Isabel Waldo spent her final years living with her older sister in New York where she continued her Christian charity work and wrote family history. She died in New York City in 1929 and is buried in Hopkinton, Iowa [13, 14]. She never married.

Information on most of the known paintings by Isabel Waldo can be found at the Smithsonian Inventories of American Paintings and Sculpture web site: http://americanart.si.edu/research/programs/inventory/

Paintings by Isabel Waldo can be found in the following museums [9]:
Washington County Museum of Fine Arts, Hagerstown, Maryland
Oregon Historical Society, Portland, Oregon
Jackson County Historical Society, Independence, Missouri

In addition to the book Face to Face with the Mexicans [10], printed material containing art work by Isabel Waldo includes a small 36 page book (probably self published) of family stories containing three of her sketches of family homesteads [15].

Major exhibitions showing works of Isabel Waldo during her lifetime include [6]:
Brooklyn Art Association – 1874, 1875, 1877 & 1884
Paris Salon – 1883
National Academy of Design (NYC) – 1888 & 1889
Exposition of North Pacific Industrial Association of Portland, Oregon – 1889 [16]

(NOTE: Some sources have reported Isabel Waldo was a student at the École des Beaux-Arts while in Paris during the 1880’s, but since the Beaux-Arts did not admit female students until 1897 [17], this is unlikely).

REFERENCES

1 Genealogy of the Waldo Family by Waldo Lincoln, 1902, page 444.

2 An Outline of My Long Life as School Teacher, Artist, and Christian Worker by Isabella Vaill Waldo; printed in New York, 1927; 8 pages [self-published].

3 1876-1880 Toledo, Ohio City Directories (www.Ancestry.com database).

4 From an 1886 New York Exhibition advertisement: “Miss Isabel V. Waldo, a pupil of Carolus-Duran, and exhibitor in the Paris Salon, will give an exhibition of her Original Studies in Oil recently made in old Mexico at the Art Rooms, 817 Broadway beginning Nov. 17th and continuing until Dec. 4th.” Includes a brief description of her time in Mexico with excerpts from reviews of the Exhibition by the New York Herald, New York Tribune and Home Journal.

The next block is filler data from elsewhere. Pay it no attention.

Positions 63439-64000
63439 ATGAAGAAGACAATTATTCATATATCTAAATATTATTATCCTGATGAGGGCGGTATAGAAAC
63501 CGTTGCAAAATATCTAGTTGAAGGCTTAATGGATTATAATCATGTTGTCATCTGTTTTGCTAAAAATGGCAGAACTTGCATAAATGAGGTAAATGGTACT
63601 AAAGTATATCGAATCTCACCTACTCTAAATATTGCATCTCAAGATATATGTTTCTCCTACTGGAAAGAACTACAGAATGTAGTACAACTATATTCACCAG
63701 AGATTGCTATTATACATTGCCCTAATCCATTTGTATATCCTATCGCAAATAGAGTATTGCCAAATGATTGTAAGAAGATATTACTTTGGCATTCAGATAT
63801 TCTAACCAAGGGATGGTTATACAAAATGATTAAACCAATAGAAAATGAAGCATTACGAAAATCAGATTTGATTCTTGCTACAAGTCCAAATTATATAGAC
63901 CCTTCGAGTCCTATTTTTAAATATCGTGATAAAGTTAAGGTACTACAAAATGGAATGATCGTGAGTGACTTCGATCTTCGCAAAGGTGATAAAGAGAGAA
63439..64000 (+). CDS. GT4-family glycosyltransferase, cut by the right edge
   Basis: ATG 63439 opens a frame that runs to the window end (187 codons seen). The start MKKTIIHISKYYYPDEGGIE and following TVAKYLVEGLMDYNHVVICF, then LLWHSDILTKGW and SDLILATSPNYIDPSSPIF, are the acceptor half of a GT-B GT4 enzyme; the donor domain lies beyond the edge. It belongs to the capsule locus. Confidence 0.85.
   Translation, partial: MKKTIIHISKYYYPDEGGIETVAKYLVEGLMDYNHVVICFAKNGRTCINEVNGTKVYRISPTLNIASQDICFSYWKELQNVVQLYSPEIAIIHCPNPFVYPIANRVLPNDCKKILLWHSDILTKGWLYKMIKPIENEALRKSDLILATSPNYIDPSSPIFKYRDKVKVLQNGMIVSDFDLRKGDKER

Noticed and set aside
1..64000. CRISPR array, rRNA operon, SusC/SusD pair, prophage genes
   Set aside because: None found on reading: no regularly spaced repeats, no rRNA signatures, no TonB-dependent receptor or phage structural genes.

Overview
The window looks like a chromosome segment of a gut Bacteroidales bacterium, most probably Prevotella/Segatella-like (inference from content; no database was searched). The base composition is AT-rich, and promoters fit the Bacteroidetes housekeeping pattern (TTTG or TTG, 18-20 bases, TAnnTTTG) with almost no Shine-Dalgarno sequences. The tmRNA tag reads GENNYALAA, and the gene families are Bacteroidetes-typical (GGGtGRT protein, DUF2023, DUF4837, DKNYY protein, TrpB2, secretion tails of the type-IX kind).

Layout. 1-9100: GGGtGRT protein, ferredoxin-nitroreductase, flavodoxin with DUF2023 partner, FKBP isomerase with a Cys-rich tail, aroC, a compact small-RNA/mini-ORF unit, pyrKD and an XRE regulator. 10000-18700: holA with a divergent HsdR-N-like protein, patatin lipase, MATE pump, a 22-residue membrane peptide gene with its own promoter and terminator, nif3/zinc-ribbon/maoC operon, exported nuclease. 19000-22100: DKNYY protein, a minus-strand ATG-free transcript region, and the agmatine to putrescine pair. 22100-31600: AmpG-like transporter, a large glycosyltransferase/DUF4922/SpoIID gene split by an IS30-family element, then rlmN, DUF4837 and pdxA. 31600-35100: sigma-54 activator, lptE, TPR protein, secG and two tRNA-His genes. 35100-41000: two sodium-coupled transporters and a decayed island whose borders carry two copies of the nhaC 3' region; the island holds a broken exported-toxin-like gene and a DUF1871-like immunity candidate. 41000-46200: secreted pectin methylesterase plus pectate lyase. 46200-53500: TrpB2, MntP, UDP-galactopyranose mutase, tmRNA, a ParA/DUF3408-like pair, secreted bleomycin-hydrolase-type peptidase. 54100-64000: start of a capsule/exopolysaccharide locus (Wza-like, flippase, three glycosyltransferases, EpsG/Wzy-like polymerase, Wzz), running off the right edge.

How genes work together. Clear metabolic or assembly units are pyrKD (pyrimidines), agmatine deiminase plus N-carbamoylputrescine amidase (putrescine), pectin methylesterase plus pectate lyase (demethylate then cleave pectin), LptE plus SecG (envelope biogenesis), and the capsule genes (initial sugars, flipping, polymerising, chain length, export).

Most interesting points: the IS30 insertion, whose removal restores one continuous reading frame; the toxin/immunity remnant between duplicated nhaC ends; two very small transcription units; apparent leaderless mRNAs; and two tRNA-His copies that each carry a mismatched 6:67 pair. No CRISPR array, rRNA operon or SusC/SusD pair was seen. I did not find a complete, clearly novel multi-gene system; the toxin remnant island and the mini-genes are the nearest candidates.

5 (From Wikipedia) Carolus-Duran (1837-1917) “… became best known as a portrait painter, and, as the head of one of the principal ateliers in Paris, a teacher of some of the most brilliant artists of the next generation who were his pupils.”

6 Who Was Who in American Art, 1564-1975 by Peter Hastings Falk, editor, 1999.

7 The Essence of Line: French Drawings from Ingres to Degas by Jay M. Fisher, Kimberly Schenck and Cheryl K. Snay, 2005. “Charles Camino [1824-1888] is not well known today, but his works were much sought after in the nineteenth century by wealthy Parisian and American collectors. Little is known of his artistic training, but his production focused on two areas: portrait miniatures and watercolors of Oriental scenes.”

8 American Art at the Nineteenth-Century Paris Salons by Lois Marie Fink, 1990 (page 401).

9 Smithsonian Inventories of American Paintings and Sculpture web site http://americanart.si.edu/research/programs/inventory/ (includes a picture of a painting by Isabel Waldo exhibited at the 1883 Paris Salon).

10 Face to Face with the Mexicans by Fanny Chambers Gooch; 1887; 584 pages. The complete book can be viewed online at the University of North Carolina, University Library site: http://www.archive.org/details/facetofacewithme00igle

11 Eight letters from Isabel Waldo to her cousins John and Clara Waldo and their daughter Edith, currently in the possession of Edith’s grandson, Brian W. Johnson.

12 1888-1894 New York City Directories (www.Ancestry.com database).

13 Missouri, St. Clair County Democrat, June 27, 1940; article on her father reporting Isabel Waldo died in New York City.

14 Hopkinton Cemetery, Hopkinton, Iowa; Isabel Waldo’s gravestone: “Isabel V. Waldo 1842-1929.” http://www.findagrave.com/cgi-bin/fg.cgipage=gr&GRid=77076884

15 Some Family Annals of Long Ago, compiled by Asenath Porter Waldo, with Historical Appendixes, etc. by Isabella Vaill Waldo, editor (it contains no printed publication date or location, but a hand written date on the cover reads, “Jan 1928” and it was probably printed in New York).

16 Catalogue of the First Annual Exposition of the North Pacific Industrial Association of Portland, September 26th to October 26, 1889.  Included among the artworks displayed in the General Exhibit Hall were three of Isabel Waldo’s oil paintings: Old Mexican at Prayer, Panchito  and A Capri Sailor.

17 Wikipedia article “École des Beaux-Arts”.